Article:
East Yorkshire beekeepers on watch for Asian hornets

Dr Coulson among his hives
Image caption Dr Chris Coulson said the Asian hornet could come in through a port

Beekeepers in East Yorkshire are on the lookout for sightings of an invasive hornet that kills honey bees.

Asian hornets have been found in the UK and can destroy honey bee colonies, feeding the grubs to their own young.

Dr Chris Coulson, of the Beverley Beekeepers Association, said: "These things are likely to come in near ports."

The Asian hornet, which is up to 1in (2.5cm) long, is now common across Europe.

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The invasive species was accidentally introduced to France in 2004 in a shipment of pottery from China.

It was then found near Tetbury, Gloucestershire in September 2016, the first British sighting. It has also been seen in the Channel Islands of Jersey and Alderney.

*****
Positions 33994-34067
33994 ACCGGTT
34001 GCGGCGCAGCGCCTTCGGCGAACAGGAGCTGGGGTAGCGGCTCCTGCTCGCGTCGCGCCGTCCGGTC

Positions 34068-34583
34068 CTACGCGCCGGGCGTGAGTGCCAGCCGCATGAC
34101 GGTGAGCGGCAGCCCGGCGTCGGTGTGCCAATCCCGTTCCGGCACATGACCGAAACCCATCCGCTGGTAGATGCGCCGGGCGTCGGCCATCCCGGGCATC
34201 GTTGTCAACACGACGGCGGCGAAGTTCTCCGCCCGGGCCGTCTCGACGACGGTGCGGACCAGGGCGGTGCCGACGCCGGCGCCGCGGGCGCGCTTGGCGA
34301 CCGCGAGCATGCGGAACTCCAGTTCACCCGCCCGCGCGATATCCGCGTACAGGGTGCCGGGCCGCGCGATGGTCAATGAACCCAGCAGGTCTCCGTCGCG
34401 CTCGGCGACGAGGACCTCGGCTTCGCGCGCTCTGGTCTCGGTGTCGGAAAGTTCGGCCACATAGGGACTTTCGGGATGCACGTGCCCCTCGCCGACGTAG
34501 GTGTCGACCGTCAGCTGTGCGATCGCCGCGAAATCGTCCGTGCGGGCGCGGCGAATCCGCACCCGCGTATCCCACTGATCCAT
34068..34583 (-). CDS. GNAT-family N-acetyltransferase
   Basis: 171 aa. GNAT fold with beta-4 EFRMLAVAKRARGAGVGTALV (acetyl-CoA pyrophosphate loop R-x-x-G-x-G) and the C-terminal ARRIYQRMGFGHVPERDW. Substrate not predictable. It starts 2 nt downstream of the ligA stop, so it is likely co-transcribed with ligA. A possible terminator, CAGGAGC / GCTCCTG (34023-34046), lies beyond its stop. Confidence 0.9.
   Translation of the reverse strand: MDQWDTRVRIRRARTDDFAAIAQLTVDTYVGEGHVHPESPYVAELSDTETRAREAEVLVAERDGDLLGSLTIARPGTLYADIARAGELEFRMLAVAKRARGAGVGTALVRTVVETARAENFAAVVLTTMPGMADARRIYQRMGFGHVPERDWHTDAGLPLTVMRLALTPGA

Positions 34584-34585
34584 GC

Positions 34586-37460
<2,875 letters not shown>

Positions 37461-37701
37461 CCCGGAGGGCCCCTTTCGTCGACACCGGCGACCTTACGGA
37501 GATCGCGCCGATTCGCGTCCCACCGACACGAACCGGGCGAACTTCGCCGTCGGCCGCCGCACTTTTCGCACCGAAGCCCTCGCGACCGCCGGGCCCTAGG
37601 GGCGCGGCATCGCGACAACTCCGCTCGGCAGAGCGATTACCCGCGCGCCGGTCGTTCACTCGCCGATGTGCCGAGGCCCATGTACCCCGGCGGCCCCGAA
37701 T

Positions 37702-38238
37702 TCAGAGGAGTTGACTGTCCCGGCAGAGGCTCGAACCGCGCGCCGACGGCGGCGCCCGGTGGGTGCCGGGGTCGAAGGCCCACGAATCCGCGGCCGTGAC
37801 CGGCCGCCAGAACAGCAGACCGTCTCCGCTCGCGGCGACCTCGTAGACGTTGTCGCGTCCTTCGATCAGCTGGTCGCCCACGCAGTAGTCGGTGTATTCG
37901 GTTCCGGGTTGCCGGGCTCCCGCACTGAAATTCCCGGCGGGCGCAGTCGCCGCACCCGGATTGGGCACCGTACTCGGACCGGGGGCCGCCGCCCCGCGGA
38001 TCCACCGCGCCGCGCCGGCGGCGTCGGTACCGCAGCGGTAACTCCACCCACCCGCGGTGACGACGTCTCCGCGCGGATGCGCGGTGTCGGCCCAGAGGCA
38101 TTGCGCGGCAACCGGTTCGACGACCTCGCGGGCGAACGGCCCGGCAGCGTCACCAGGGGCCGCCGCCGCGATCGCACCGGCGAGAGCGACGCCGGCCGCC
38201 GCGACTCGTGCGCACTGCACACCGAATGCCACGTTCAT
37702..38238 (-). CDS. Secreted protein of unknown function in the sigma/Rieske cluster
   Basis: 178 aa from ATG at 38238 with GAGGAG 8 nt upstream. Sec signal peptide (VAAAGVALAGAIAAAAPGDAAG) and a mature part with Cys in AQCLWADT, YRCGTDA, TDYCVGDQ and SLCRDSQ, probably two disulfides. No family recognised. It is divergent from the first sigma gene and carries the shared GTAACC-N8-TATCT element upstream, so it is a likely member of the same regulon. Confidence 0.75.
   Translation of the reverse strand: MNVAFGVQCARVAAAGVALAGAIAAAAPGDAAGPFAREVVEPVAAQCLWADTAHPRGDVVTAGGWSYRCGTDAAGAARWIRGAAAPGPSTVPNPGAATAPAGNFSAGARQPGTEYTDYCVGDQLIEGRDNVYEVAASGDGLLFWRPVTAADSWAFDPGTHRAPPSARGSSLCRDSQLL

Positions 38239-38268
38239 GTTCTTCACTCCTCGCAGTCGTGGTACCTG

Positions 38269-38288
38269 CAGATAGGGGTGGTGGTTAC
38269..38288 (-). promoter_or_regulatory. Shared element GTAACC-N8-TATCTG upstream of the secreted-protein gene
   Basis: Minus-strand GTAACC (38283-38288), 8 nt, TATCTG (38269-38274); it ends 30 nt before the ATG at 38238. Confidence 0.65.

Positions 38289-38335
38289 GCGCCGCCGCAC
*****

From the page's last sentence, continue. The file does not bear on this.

Dr Coulson said he was tasked by the National Bee Unit, on behalf of the Department of Environment Food and Rural Affairs to watch out for pests, among the bee population.

He said: "If the Asian hornet is established it could reduce the bee population.

"The hornet grabs hold of bees and kills them, bites their heads off and takes the body back to the young."

The Asian hornet is not to be confused with the European hornet, he added.

Image copyright PA
Image caption Asian hornets prey on pollinating insects such as honey bees and could do serious damage to colonies in the UK, which have not evolved to cope with the threat

Identifying an Asian hornet

  • Vespa velutina queens are up to 3cm (1.2in) in length; workers are up to 2.5cm (1in)
  • They have dark brown or black velvety bodies, bordered with a fine yellow band
  • They have only one band on the abdomen. The fourth abdominal segment is almost entirely yellow or orange
  • Legs brown with yellow ends
  • Head black with an orange-yellow face

Source: National Bee Unit

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